Edge Cities

Radiant City

2006, 85 mins., Canada
Screenplay: Gary Burns and Jim Brown
Directors: Gary Burns and Jim Brown
Mock Documentary

Suburbs are funny: the more they were criticized the more developers built them. Even the cast of this mock doc admit that most of them live in suburbs too–although they hasten to add, not as bad as the one they inhabit in the film.

Whoops, it was supposed to be a secret that there is a cast. The directors want you to think that you are watching a documentary and then at the end the cast members introduce themselves. Fortunately cinematic literacy being what it is, not too many will be taken in as easily as that. Maybe by the time we see a vacant lot with a sign that says Site of Future Church or Single Family Housing or another one that says Site of Future Day Care Center or Single Family Housing, we’ll catch on. Or when the leading dad plays himself in Suburb: The Musical at the town hall or when one real estate agent makes it clear that she buys every house on the market so that she can re-sell them (but seems never to sell any).

The aerial shots of actual developments establish these fictional communities more successfully than most of the character sketches: we see a magnificent array of single-family and multiple unit dwellings as if the entire horizon has been blanketed by Monopoly houses, as if these exurban houses have swallowed up the rest of the megalopolis.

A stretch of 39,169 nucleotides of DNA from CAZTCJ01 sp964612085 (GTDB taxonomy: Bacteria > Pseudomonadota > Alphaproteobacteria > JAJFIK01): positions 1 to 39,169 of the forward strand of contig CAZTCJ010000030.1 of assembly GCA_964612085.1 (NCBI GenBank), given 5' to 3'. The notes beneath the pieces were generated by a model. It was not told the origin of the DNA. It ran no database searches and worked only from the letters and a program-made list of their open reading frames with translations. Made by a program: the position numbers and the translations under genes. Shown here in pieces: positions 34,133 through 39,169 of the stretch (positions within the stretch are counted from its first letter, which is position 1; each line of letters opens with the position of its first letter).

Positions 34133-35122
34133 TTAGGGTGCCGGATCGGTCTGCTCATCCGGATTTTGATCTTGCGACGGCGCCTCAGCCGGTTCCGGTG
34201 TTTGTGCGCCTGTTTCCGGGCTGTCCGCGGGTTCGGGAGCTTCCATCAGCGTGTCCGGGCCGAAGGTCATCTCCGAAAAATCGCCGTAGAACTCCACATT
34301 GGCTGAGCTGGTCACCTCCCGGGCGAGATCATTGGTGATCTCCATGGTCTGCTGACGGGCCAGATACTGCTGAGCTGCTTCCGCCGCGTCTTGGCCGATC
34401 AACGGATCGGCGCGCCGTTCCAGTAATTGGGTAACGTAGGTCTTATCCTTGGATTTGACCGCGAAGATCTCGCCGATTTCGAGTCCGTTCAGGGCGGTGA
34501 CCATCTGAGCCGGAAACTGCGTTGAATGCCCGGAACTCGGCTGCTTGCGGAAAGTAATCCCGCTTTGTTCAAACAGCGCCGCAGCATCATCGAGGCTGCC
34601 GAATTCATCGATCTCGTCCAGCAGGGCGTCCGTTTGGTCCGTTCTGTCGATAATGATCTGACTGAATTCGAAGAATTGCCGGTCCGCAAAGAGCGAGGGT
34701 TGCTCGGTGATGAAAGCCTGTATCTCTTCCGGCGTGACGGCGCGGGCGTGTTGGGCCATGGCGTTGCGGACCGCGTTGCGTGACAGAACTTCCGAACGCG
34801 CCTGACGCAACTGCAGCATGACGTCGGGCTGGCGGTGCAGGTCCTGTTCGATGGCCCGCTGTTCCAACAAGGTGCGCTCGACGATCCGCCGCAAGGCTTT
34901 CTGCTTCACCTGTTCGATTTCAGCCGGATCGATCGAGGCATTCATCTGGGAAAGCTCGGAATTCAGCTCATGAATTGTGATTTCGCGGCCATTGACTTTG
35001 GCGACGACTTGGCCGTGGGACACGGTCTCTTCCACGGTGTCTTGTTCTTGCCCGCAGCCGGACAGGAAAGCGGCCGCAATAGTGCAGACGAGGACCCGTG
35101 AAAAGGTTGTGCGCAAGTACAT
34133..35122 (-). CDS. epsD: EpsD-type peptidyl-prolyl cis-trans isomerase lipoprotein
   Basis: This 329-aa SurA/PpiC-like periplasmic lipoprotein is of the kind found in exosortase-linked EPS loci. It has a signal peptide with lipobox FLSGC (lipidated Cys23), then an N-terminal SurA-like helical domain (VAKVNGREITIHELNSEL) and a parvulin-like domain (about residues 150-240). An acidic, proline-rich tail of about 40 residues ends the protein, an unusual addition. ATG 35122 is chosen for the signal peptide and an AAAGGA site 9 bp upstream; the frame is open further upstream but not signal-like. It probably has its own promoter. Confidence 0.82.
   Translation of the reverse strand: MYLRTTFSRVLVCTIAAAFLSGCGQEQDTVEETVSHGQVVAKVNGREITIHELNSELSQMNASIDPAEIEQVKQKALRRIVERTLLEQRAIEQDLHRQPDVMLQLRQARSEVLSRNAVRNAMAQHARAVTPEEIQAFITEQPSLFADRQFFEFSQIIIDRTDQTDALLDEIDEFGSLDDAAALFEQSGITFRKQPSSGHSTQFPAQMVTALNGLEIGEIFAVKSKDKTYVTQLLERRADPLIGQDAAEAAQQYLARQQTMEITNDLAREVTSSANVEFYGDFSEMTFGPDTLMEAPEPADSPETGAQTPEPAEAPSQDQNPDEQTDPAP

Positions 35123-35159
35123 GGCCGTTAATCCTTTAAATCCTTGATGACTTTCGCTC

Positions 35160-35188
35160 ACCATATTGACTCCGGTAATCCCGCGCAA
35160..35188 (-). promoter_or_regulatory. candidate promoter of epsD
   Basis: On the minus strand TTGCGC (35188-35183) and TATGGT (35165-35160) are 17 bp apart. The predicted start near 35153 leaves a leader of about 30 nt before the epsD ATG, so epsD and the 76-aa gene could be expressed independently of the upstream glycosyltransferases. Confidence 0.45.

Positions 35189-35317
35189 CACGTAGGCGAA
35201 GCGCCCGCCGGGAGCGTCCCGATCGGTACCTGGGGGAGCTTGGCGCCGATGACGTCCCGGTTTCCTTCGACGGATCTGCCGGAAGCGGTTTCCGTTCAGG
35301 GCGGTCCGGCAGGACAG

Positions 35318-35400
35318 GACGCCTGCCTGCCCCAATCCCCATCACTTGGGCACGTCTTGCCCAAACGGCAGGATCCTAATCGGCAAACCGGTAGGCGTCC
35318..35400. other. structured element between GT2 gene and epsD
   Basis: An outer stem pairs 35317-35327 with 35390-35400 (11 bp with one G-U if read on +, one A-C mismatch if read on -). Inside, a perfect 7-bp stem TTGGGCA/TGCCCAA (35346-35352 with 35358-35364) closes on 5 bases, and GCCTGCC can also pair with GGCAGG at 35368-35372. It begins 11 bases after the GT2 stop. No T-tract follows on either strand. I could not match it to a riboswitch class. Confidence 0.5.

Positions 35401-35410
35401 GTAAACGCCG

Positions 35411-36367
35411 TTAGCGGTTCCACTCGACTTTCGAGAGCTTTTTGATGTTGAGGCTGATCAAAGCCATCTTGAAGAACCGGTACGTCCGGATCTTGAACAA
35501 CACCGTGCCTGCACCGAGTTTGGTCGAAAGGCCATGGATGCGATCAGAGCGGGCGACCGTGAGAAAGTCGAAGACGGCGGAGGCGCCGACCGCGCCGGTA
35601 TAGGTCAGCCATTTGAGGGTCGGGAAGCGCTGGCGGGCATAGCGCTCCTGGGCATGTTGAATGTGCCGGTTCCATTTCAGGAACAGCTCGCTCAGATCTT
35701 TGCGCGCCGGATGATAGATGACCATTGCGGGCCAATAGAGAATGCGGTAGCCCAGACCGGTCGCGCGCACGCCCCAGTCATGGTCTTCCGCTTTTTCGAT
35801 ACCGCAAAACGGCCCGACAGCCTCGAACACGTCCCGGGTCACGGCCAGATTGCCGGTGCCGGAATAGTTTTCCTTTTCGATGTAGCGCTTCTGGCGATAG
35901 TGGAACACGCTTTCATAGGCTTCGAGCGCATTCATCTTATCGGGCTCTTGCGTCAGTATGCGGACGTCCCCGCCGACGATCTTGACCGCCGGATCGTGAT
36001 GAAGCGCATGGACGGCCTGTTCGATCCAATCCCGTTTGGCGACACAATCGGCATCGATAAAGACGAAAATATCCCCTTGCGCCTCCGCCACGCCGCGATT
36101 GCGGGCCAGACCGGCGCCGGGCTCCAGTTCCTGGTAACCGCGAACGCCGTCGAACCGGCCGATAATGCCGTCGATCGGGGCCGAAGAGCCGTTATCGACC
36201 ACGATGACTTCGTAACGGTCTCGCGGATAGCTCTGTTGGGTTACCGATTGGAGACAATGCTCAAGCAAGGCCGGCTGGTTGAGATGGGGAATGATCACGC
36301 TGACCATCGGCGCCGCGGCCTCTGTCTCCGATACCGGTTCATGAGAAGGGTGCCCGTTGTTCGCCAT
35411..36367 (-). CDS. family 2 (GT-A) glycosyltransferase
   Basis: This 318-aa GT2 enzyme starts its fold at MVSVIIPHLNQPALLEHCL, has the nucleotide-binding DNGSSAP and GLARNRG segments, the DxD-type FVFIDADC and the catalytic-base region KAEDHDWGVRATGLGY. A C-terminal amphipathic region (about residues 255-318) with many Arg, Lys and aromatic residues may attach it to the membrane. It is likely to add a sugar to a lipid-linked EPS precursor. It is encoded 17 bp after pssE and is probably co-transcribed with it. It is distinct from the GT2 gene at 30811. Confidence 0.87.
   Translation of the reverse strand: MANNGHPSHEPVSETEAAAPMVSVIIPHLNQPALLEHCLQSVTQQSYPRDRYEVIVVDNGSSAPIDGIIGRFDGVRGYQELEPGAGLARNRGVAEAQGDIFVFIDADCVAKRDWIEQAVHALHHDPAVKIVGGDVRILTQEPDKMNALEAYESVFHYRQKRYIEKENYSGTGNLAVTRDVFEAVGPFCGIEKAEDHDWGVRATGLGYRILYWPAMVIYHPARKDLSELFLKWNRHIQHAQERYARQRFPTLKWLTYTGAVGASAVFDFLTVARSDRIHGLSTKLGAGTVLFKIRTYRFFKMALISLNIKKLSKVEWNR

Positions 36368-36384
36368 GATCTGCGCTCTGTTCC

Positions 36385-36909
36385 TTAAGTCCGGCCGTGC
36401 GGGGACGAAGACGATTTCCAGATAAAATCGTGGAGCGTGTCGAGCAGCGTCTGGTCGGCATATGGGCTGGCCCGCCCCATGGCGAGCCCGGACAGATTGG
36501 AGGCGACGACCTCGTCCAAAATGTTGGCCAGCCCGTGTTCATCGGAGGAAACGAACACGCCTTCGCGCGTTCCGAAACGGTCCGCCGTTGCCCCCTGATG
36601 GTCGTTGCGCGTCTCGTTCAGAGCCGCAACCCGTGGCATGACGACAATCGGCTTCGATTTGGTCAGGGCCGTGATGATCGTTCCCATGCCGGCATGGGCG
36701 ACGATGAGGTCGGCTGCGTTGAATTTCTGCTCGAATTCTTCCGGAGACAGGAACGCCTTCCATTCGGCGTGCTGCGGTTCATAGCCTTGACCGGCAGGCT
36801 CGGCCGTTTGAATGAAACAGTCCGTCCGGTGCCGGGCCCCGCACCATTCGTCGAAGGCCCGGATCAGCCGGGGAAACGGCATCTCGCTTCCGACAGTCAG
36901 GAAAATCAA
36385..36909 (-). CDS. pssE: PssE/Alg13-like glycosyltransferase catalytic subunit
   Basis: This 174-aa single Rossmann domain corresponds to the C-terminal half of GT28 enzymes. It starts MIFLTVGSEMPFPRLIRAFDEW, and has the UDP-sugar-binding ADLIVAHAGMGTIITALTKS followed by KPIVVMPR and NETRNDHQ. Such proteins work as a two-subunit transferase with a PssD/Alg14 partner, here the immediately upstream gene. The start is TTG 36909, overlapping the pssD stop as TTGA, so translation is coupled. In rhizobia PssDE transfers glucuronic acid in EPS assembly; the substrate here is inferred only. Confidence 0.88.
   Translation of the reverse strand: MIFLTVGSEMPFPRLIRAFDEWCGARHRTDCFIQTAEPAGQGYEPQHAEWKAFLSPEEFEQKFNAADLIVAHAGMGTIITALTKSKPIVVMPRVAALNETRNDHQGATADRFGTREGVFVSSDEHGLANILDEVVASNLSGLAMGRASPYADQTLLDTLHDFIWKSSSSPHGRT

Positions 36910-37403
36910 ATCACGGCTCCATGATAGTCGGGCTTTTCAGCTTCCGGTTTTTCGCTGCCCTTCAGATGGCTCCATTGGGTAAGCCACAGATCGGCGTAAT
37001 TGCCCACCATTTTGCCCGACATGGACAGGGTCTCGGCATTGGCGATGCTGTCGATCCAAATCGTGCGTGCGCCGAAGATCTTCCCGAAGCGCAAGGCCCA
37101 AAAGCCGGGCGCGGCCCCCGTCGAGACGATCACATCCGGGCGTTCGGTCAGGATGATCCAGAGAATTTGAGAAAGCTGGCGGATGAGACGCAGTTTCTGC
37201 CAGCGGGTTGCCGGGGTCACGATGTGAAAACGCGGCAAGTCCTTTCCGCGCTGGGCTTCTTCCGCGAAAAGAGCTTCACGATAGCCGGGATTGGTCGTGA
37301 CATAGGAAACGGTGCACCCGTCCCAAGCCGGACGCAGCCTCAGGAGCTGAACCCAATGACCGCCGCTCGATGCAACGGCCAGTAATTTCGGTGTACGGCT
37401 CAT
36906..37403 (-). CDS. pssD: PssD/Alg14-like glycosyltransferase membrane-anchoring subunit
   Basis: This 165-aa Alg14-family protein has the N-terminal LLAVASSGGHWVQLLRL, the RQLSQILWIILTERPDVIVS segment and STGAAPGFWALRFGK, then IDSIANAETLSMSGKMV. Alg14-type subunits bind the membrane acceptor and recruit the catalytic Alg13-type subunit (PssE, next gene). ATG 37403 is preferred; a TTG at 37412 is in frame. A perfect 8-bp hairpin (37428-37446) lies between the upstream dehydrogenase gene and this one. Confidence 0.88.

We do meet some typical documentary talking heads, experts on suburbs and the self-defeating nature of this model development for expanding the city. One of them, James Howard Kunstler, is especially clear about their hopelessness; as the author of The Long Emergency (2005) about the coming collapse of the oil-driven economies like our own, he adds a poignant almost humorous end-of-history air to the film.

The directors’ earlier (feature) film, waydowntown, dramatizes a wager among workers in office buildings and apartments all linked by the Plus 15 Walkway of Calgary: the bet is to see who can live the longest without touching down on the city streets. It is an apt metaphor for the end of the metropolis: one lives and works and plays in buildings one cannot leave. Add the suburbanites who eventually will not be able to commute because there is no more gas, inadequate suburban transit systems, and the future of megalopolis is now.

Further Reading:

Eisner, Ken. “Radiant City.” Variety, 19 Oct. 2006. Applauds the directors’ “latest vision of dystopia [as] an edgy look at exurbia.”

Seitz, Matt Zoller. “Life in the Sprawling Suburbs, If You Can Really Call It Living.” New York Times, 30 May 2007. High praise especially for the cinematographer Patrick McLaughlin, whose “eerie, sometimes monumental images italicize the experts’ statements, making the suburbs seem like an asphalt-and-Sheetrock dreamscape where democracy goes to die. “

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